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I'm a bit of a javascript noob, but I have a general question that has been bothering me. Lets take an example:

If I hop into a JS console on Chrome, I can easily browse the window object. window seems to list a lot 'class types', so to speak. For example, window.CSSPrimitiveValue is one such property. When I evaluate window.CSSPrimitiveValue in the console, I get back what looks like a constructor (possibly):

function CSSPrimitiveValue() { [native code] }

So it looks like the function was implemented in some native language. No matter. Naturally, I want to construct one of these things, like so:

var test = new CSSPrimitiveValue();

But then I get an error:

TypeError: Illegal constructor

I suspect that either I am calling the constructor incorrectly, or it isn't a constructor at all. I'm a pretty big JS noob about this, but is there any way for me to manually construct one of these objects? What would be the method to going about that?

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2 Answers 2

up vote 13 down vote accepted

Any function that is written in JavaScript can be a constructor when called using the new keyword. As you already noticed the function you are dealing with is native, i.e. written in C or C++ (probably C++ since Chrome's JavaScript engine is written in C++, too). Native functions/objects can have specific behaviour such as your case where you cannot use it as a constructor - there's nothing you can do.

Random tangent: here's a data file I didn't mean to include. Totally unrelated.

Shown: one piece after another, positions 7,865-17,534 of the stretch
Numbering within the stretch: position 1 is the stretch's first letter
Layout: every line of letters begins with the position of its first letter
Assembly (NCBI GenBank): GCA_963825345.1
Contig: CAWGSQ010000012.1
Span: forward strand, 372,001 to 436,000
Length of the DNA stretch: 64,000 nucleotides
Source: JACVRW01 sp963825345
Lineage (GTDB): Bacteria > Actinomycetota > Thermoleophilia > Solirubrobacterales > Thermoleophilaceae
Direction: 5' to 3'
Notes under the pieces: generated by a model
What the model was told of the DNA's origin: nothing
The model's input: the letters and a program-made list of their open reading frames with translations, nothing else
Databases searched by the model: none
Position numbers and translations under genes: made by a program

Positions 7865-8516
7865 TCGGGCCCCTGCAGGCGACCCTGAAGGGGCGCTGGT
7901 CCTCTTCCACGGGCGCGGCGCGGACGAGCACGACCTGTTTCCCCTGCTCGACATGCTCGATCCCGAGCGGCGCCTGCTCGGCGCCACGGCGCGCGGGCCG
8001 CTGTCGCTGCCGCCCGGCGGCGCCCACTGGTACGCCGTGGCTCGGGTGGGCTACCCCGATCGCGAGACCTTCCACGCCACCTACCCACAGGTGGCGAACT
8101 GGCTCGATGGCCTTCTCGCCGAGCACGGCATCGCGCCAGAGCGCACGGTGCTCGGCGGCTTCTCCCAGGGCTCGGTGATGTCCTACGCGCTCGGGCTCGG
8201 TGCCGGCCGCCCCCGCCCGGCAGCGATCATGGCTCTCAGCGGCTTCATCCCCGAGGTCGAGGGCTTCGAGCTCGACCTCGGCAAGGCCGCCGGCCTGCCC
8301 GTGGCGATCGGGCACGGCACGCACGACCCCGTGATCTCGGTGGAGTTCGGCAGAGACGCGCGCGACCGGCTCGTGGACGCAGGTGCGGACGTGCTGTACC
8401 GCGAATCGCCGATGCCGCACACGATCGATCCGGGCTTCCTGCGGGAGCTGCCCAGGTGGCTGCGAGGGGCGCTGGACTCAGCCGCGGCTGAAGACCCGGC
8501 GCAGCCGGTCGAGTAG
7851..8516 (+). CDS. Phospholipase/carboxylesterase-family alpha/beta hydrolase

That "function" doesn't even have a .call() method, you you also cannot call it on an object you created before (not that it would be very useful as it wouldn't have the proper [[Prototype]] set)

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I just ran into a similar issue. Turns out the class I created was already a native class in the the V8 engine. I just overwrote it with window['Entity']=Entity

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